Historically Black colleges and universities are suffering in today’s environment as parents and students are electing to go elsewhere. The days of almost certainly attending a Black institution as our parents did are a thing of the past. College students today have more choices. Earlier in the month, President Barack Obama was critical of HBCUs during a meeting with members of the Congressional Black Caucus – his first with the group since June 2013.
To find out how to support HBCU’s, as the Tom Joyner Foundation has done since its inception in 1998, raising over $65 million dollars to support 29,000 students at HBCU’s, click HERE.
While most expected to hear something very different from the president, it was made clear that the focus of HBCUs needs to be on the schools changing their ways of doing business rather than on changes in federal policy. Obama also spoke about his free community college plan – which some HBCU advocates believe will hurt the schools.
The Chair of President Obama’s Board of Advisors on HBCUs, Hampton University President Dr. William Harvey, was critical of the lack of input the Board had on the community college proposal during a speech in Washington to Administration officials in early February. He said he was “disappointed and saddened” by the lack of agency funding for Historically Black colleges and universities.
“We are not consulted when it comes to policy changes and decisions impacting – in a major way – the institutions on whose behalf we are to advocate. It happened with Pell. It happened with Parent Plus. And, now it is happening with the new community college initiative,” Harvey said.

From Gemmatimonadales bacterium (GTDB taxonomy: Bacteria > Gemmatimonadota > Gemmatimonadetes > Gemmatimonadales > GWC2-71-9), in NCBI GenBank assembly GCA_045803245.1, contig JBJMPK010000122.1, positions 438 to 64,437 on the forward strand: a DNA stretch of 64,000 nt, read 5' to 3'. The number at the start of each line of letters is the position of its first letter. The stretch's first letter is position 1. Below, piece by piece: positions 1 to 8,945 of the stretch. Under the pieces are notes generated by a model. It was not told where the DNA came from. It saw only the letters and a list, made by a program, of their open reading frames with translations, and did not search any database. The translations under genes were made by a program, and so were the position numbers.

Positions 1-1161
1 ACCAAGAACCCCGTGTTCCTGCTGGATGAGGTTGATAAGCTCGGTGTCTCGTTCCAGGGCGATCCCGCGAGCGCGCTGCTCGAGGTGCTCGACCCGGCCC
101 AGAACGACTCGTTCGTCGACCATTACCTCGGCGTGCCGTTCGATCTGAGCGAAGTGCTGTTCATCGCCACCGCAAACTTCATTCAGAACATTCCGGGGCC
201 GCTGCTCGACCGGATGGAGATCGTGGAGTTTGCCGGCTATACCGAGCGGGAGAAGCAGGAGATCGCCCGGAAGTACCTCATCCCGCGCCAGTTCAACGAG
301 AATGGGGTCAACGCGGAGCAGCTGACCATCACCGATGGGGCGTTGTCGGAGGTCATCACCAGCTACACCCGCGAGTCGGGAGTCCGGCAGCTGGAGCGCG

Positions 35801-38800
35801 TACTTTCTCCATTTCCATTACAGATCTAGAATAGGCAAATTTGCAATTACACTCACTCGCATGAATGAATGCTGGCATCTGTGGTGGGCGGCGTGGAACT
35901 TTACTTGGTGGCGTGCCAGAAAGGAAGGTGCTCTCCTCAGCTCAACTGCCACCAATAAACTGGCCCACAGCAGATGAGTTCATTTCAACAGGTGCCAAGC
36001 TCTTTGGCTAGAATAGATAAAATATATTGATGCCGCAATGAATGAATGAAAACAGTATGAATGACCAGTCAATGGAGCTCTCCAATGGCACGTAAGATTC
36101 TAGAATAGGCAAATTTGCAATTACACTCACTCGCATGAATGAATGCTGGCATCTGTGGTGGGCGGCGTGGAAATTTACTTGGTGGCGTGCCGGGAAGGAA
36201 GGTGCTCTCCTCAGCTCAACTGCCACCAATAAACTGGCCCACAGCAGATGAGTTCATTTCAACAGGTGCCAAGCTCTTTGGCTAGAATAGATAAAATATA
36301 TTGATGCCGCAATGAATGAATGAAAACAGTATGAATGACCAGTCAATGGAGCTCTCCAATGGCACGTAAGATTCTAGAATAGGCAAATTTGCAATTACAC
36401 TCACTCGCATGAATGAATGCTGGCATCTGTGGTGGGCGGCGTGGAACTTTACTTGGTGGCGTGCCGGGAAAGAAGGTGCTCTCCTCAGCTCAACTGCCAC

I would argue that as times have changed, HBCUs and the way that they do business have not changed with them. You would think as enrollment has grown throughout the years, so would the finances of the institutions that have produced some of the greatest minds in American history. Even today, most of the children who attend these institutions are first and second generation graduates, representing a lifetime of hope to their families. HBCU’s still play a significant role in our culture. The issue is…how to keep them open.
HBCUs have had a tough time during the Obama Administration. In 2011, a change by the Department of Education to Parent PLUS loan standards would eventually cost HBCUs over $150 million. A recent report by the Association of Public And Land Grant Universities says that over $57 million in federal funding for HBCU’s has been withheld in 10 states between 2010 and 2012, because those states did not allocated the proper funding which they can do without penalty.